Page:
Among eels, there are very few species with the versatility of the garden eel – Heterocongrinae, as they are commonly known by their scientific name. The garden eel is a relatively small type of eel that lives in the warmer regions of the Atlantic and Pacific Oceans, featuring some unique behavioral and anatomical traits that set them apart from other eel species. Like most eels, this species is carnivores, and one of their unique traits is that they live in colonies. There are a total of 35 types of known garden eels classified in two distinct genera: Gorgasia and Heteroconger.
Garden eels are snake-like creatures with the appearance of a slim straw, and can measure a length of about 40-60 cm. While most species don’t exceed these numbers, there are some garden eel species that can grow up to 120 cm. Generally, you will never see more than about a quarter of their bodies, due to the peculiar life cycles and habitats associated with these intriguing creatures. Garden eels live in burrows, and feature a tough skin and hardened body made predominantly of strong muscles, so that they are able to easily drive their tails into the seabed to carve out their homes.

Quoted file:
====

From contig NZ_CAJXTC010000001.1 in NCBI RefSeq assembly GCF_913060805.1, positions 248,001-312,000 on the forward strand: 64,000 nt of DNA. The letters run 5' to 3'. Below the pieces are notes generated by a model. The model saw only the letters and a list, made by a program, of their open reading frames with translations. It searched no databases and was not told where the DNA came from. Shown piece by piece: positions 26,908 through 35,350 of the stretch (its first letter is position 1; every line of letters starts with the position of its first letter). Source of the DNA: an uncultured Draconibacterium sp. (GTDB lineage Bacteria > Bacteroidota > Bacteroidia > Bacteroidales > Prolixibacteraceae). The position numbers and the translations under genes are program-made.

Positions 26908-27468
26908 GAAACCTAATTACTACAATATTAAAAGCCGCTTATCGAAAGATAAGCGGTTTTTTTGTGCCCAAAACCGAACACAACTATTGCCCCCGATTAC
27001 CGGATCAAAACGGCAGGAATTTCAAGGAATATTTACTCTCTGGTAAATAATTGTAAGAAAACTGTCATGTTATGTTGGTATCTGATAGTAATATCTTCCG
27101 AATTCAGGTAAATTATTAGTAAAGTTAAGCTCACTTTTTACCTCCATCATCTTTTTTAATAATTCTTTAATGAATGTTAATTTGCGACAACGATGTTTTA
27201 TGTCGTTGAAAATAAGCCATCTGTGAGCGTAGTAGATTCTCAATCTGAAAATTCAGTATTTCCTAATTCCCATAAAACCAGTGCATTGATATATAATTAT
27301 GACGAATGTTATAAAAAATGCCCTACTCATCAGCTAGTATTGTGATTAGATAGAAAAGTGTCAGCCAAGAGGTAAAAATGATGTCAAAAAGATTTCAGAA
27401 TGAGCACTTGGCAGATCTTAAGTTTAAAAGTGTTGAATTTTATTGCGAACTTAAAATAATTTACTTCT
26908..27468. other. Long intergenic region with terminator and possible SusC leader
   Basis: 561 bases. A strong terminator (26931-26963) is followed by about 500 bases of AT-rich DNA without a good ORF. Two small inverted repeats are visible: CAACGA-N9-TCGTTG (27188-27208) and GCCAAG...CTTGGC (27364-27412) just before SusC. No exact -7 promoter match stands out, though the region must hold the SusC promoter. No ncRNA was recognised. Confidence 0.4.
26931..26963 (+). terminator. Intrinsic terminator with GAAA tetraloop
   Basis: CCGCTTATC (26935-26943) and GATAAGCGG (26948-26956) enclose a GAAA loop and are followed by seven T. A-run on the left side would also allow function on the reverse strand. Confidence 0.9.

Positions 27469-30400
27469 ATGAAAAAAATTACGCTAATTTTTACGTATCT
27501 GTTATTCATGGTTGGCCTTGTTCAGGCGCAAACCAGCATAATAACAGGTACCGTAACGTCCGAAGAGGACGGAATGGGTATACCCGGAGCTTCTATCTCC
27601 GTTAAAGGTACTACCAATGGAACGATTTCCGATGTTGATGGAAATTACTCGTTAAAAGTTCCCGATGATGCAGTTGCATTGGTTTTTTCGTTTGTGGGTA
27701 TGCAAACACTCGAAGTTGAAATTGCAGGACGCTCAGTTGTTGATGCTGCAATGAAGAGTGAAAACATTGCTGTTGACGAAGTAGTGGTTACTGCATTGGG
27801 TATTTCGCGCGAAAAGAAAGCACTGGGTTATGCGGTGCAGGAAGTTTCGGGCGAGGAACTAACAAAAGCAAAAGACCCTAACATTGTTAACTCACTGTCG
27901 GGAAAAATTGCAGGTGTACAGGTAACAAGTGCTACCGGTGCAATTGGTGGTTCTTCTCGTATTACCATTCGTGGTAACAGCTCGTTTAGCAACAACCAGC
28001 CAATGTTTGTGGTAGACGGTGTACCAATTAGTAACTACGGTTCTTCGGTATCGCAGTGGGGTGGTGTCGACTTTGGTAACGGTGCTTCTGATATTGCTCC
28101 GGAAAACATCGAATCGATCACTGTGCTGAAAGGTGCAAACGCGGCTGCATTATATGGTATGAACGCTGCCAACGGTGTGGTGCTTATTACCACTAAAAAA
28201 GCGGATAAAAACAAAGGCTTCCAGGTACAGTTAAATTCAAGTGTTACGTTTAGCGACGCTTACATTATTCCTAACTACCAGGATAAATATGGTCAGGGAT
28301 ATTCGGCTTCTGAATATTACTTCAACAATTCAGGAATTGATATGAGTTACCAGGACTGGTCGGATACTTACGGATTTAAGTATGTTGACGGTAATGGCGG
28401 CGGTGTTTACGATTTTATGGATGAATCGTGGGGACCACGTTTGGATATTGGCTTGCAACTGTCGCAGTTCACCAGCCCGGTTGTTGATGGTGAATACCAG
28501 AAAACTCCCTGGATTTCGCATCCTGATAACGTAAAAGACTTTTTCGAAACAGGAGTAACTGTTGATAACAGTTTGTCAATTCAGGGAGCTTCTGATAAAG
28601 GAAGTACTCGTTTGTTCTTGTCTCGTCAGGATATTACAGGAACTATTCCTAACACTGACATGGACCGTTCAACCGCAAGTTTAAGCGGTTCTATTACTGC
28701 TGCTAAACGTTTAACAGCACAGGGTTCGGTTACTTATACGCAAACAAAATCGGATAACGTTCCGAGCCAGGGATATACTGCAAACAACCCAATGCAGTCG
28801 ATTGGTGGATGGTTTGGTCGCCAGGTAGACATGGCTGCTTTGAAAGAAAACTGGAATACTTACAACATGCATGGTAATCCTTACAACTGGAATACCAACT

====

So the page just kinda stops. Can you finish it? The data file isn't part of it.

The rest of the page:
When it comes to evaluating the various types of garden eel, Heterocongrinae species of each genus have similar behavioral patterns. Generally, their habitats are chosen between the sand flats and the slopes of the seabed, close to locations rich in coral colonies. They are usually found at depths of about 30-150 feet, and due to the strong currents in these specific locations, small coral fragments and mollusk shells make them ideal spots for garden eels to form their habitats. Also, reef slopes and sea beds rich in sea grass are a good choice for the garden eel, since it can easily blend in with the sea grass and hide from potential predators.
The best habitats for garden eels are those that facilitate the presence of coral and plankton, particularly due to the fact that plankton are eels’ main food source. Warmer regions, such as the Caribbean Sea as well as the rich, stable coral reef formations of the Red Sea are among the places where you are most likely to find colonies of garden eels. When examining the garden eel, Heterocongrinae experts also claim that the species is most often found in the Indo-Pacific; however, they are quite common in the waters of the North Atlantic as well.